Volatility is an asset class that trades under different regimes. During very calm periods with more economic certainty and stability, volatility trades at very low levels. When corporate earnings become uncertain, GDP growth is unknown, and jobless rates are high, volatility tends to shift and trade at higher levels. This might seem like an overly simple concept, but it is important to keep in mind at all times when trading options. The question becomes: are we in a high volatility regime, a medium volatility regime or a low volatility regime?
Historical 30-day volatility has recently hit a low of below 12%. A volatility of 12% means that we are experiencing daily moves on the S&P 500 of about .75%. My belief is that this is much too low. When top economists such as Krugman and Morgan Stanley’s Stephen Roach are placing 40% odds of a double dip global recession by the end of 2010, I find it improbable that we can expect daily moves of less than 1%. In addition, the historical periods following the great depression’s market bottom and the Japanese asset bubble bottom were ripe with volatility. For over 7 years after the market bottoms the returns remained turbulent.
The question is how to profit from the idea of volatility returning to the market when you are generally an option seller and want to take advantage of implied volatility being higher than realized volatility. The key lies in the tenor of the options.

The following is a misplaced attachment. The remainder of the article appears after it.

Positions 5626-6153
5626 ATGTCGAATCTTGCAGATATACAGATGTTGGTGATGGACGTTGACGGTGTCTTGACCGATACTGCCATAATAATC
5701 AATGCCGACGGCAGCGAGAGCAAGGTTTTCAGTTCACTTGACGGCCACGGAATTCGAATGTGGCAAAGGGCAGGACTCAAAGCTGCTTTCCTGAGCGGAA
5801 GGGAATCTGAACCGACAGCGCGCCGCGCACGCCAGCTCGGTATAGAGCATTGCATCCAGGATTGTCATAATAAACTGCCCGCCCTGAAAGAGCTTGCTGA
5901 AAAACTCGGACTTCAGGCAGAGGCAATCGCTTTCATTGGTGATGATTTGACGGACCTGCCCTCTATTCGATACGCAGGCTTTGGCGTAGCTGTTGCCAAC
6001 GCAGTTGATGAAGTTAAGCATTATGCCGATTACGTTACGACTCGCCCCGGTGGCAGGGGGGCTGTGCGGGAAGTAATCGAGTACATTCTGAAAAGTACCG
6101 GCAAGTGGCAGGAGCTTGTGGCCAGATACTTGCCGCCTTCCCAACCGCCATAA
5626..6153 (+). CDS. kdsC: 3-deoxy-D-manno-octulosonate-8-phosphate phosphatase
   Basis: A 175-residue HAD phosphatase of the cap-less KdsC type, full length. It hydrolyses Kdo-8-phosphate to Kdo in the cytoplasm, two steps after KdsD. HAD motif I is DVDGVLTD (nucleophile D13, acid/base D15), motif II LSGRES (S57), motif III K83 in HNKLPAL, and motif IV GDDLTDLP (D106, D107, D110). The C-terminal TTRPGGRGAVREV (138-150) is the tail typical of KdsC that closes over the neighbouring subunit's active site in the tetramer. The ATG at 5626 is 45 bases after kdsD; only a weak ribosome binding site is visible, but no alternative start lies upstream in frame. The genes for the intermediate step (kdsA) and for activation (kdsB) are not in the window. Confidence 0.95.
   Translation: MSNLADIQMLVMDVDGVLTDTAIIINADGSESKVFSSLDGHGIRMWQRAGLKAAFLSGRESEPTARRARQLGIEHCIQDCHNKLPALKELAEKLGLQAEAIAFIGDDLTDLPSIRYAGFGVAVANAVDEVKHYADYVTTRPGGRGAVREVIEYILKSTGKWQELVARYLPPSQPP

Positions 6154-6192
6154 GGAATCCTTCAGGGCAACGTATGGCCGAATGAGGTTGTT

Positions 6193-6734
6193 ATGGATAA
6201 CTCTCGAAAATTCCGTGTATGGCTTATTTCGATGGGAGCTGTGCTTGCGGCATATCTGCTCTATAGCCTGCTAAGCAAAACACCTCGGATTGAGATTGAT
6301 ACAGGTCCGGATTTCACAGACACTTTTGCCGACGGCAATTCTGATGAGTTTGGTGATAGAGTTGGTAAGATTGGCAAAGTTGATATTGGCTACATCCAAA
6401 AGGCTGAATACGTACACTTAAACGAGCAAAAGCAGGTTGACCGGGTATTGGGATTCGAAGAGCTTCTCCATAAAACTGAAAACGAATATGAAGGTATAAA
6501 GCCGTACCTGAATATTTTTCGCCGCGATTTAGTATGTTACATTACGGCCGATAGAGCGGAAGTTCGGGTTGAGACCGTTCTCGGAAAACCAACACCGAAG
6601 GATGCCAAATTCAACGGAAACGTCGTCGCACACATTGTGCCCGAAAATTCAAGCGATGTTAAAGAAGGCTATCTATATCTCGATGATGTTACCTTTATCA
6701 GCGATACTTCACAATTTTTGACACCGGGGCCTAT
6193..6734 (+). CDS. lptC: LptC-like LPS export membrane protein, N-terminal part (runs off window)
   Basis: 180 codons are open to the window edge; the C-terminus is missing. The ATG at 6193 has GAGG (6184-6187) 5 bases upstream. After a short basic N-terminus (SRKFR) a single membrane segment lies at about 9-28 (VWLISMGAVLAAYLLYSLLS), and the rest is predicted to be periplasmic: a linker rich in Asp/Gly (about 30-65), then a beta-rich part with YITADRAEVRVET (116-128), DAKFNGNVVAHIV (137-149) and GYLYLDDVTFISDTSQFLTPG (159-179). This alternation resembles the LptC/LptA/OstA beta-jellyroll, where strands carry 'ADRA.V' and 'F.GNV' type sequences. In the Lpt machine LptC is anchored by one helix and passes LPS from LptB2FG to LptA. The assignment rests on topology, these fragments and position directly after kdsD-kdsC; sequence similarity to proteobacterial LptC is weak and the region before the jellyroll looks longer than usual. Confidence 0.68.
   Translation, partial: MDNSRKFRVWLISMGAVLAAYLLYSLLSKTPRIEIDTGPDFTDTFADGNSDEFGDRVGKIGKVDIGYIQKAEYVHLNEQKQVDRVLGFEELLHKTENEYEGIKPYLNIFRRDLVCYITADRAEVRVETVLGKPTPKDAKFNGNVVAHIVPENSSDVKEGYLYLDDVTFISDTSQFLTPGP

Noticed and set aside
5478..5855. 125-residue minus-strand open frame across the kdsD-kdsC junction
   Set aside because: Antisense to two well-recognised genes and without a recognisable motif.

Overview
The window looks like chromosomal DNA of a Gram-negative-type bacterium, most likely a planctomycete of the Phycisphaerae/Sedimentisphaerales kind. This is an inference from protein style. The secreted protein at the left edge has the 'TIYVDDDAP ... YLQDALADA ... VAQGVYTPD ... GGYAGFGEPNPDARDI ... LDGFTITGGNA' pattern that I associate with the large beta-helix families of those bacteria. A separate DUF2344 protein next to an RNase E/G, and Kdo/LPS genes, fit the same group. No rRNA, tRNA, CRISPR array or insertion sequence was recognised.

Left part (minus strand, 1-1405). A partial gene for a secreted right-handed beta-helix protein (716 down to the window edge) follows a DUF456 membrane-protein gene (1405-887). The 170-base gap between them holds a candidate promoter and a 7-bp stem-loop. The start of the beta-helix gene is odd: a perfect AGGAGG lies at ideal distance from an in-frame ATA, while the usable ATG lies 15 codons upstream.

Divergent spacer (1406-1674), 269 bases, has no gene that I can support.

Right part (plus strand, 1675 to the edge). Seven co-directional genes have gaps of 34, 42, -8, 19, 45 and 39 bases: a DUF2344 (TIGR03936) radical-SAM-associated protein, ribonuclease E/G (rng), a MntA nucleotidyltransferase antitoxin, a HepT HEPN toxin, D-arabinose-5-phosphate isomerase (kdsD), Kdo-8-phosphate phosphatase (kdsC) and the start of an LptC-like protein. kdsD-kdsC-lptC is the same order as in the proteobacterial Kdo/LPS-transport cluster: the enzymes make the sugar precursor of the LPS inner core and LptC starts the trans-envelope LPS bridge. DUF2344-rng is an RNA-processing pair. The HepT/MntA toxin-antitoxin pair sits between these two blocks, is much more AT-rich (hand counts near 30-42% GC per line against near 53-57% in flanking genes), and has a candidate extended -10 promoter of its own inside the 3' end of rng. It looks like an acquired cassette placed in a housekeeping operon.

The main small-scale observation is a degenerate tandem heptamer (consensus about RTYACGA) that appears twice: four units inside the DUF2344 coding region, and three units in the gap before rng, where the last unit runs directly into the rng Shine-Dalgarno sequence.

By examining the skew and term structure of implied volatility, you can see that options with longer maturities have higher implied volatilities than options that expire soon. In addition, we still see a pretty strong skew, meaning that out of the money put options are trading for quite a bit higher implied volatility than at the money put options. This structure provides a very good way to take advantage of a view that realized volatility will pick up soon while long term volatility will be lower than the ~24% that out of the money put options are trading at.
The strategy is simple:
- Purchase a 1 – 3 month put at-the-money which has a high gamma and low vega
- Sell a 1 year put 10% or further out of the money which exhibits a high negative vega and low gamma
- Delta hedge the overall position with the SPY ETF so that the delta is neutral at the end of each trading day
The purchased short-term put option will make money when the S&P 500 moves more than the expected 16% implied volatility that you purchased it at. The written 1 year put option out of the money will make money as that long term implied volatility falls, but if you hold it to expiration it will make money as realized volatility comes in less than the 25% implied that you sold it at. We could ignore the delta-hedging aspect of this position, but it would leave us with directional risk in the markets which we might want to avoid.